Glossary of concepts

CSS-to-homology correspondence
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CSS codes and their properties can be formulated in terms of homology theory, yielding a powerful correspondence between codes and chain complexes, the primary homological structures. There exists a many-to-one mapping from size three chain complexes to CSS codes [1][2][3][4] that allows one to extract code properties from topological features of the complexes. Codes constructed in this manner are sometimes called homological CSS codes, but they are equivalent to CSS codes. This mapping of codes to manifolds allows the application of structures from topology to error correction, yielding various QLDPC codes with favorable properties.

Cyclic-to-polynomial correspondence
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Binary and \(q\)-ary cyclic codes and their properties can be naturally formulated using the theory of polynomials. Cyclic codes correspond to ideals in a particular polynomial ring. Codewords \(c_1 c_2 \cdots c_n\) of a \(q\)-ary Galois-field code can be thought of as coefficients in a polynomial \(c_1+c_2 x+\cdots+c_n x^{n-1}\) in the set of polynomials with \(q\)-ary coefficients, \(\mathbb{F}_q[x]\) with \(\mathbb{F}_q=GF(q)\). Polynomials corresponding to codewords of a linear cyclic code form an ideal (i.e., are closed under multiplication and addition) in the ring \(\mathbb{F}_q[x]/(x^n-1)\) (i.e., the set of equivalence classes of polynomials congruent modulo \(x^n-1\)). Multiplication of a codeword polynomial \(c(x)\) by \(x\) in such a ring corresponds to a cyclic shift of the corresponding codeword string.

Knill-Laflamme conditions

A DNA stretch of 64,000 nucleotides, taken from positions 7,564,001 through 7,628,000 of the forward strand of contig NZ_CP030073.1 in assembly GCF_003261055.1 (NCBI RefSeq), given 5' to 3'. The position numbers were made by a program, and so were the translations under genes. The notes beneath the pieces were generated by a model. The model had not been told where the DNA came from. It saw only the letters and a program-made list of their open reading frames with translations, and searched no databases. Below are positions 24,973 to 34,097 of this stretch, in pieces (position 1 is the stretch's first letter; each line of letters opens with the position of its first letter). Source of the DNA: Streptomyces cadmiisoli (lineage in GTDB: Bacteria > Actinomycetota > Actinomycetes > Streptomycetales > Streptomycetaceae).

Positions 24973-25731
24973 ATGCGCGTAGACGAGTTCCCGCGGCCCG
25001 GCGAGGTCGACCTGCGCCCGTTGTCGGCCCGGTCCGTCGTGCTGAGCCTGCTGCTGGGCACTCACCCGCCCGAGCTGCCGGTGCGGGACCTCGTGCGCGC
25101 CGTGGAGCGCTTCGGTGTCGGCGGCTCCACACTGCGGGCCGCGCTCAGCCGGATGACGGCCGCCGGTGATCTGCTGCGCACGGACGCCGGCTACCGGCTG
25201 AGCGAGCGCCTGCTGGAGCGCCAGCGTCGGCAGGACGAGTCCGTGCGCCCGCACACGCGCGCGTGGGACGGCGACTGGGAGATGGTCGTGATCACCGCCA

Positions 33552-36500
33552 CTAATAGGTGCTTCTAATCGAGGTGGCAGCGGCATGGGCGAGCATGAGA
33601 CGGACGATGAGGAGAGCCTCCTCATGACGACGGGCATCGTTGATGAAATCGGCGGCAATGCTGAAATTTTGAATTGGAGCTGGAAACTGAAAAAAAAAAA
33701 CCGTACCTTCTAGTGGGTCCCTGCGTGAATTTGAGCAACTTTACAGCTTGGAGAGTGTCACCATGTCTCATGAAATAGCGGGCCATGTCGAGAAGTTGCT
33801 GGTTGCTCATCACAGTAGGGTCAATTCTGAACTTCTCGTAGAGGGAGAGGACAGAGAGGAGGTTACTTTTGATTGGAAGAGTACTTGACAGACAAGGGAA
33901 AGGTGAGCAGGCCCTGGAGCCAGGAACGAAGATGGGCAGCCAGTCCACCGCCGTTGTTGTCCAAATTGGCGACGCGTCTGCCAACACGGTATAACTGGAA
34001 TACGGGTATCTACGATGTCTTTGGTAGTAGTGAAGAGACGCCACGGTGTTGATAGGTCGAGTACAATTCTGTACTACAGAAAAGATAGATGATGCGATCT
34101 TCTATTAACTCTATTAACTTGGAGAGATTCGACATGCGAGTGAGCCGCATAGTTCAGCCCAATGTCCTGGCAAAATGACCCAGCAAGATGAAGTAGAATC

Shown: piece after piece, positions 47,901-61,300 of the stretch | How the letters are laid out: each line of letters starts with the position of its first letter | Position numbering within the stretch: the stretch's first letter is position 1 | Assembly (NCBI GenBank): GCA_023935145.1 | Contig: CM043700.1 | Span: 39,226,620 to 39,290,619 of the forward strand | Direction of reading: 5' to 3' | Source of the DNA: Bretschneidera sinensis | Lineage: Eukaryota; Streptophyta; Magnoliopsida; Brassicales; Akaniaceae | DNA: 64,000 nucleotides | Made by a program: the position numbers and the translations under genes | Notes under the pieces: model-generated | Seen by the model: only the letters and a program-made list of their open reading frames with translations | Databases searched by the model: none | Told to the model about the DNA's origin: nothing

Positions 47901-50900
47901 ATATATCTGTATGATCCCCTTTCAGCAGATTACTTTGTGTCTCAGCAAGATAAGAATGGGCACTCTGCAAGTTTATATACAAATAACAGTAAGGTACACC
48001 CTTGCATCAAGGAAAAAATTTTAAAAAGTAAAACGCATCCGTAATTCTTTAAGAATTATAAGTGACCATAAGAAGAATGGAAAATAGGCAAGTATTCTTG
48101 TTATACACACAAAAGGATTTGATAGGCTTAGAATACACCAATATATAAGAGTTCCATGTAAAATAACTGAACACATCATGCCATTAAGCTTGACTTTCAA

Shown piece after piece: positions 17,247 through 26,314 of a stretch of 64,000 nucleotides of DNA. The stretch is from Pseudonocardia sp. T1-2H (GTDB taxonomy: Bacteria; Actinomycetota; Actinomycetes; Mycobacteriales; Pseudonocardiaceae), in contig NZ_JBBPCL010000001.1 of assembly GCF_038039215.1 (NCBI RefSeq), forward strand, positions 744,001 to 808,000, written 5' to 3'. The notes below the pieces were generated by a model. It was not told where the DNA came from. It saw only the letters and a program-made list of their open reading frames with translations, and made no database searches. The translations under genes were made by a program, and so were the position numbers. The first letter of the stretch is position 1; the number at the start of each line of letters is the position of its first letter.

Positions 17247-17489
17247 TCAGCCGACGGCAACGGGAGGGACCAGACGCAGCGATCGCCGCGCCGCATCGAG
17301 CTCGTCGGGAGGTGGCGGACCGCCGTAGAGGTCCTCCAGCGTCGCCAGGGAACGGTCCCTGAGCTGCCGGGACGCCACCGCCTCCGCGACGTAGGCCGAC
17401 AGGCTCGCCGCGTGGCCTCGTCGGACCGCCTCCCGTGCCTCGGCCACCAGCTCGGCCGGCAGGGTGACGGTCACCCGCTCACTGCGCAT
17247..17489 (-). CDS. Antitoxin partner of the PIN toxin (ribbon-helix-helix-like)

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In a finite-dimensional Hilbert space, there are necessary and sufficient conditions for a code to successfully correct a set of errors. These are called the Knill-Laflamme conditions [5][6][7; Thm. 10.1]. A code defined by a partial isometry \(U\) with code space projector \(\Pi = U U^\dagger\) can correct a set of errors \(\{ E_j \}\) if and only if \begin{align} \Pi E_i^\dagger E_j \Pi = c_{ij}\, \Pi\qquad\text{for all \(i,j\),} \end{align} where \(c_{ij}\) can be arbitrary numbers.

References

[1]
A. Y. Kitaev, “Quantum computations: algorithms and error correction”, Russian Mathematical Surveys 52, 1191 (1997). DOI
[2]
H. Bombin and M. A. Martin-Delgado, “Homological error correction: Classical and quantum codes”, Journal of Mathematical Physics 48, 052105 (2007). DOI; quant-ph/0605094
[3]
Sergey Bravyi and Matthew B. Hastings, “Homological Product Codes”. 1311.0885
[4]
Nikolas P. Breuckmann, “PhD thesis: Homological Quantum Codes Beyond the Toric Code”. 1802.01520
[5]
E. Knill, R. Laflamme, and L. Viola, “Theory of Quantum Error Correction for General Noise”, Physical Review Letters 84, 2525 (2000). DOI; quant-ph/9604034
[6]
J. Preskill. Lecture notes on Quantum Computation. (1997–2020) URL
[7]
M. A. Nielsen and I. L. Chuang, Quantum Computation and Quantum Information (Cambridge University Press, 2012). DOI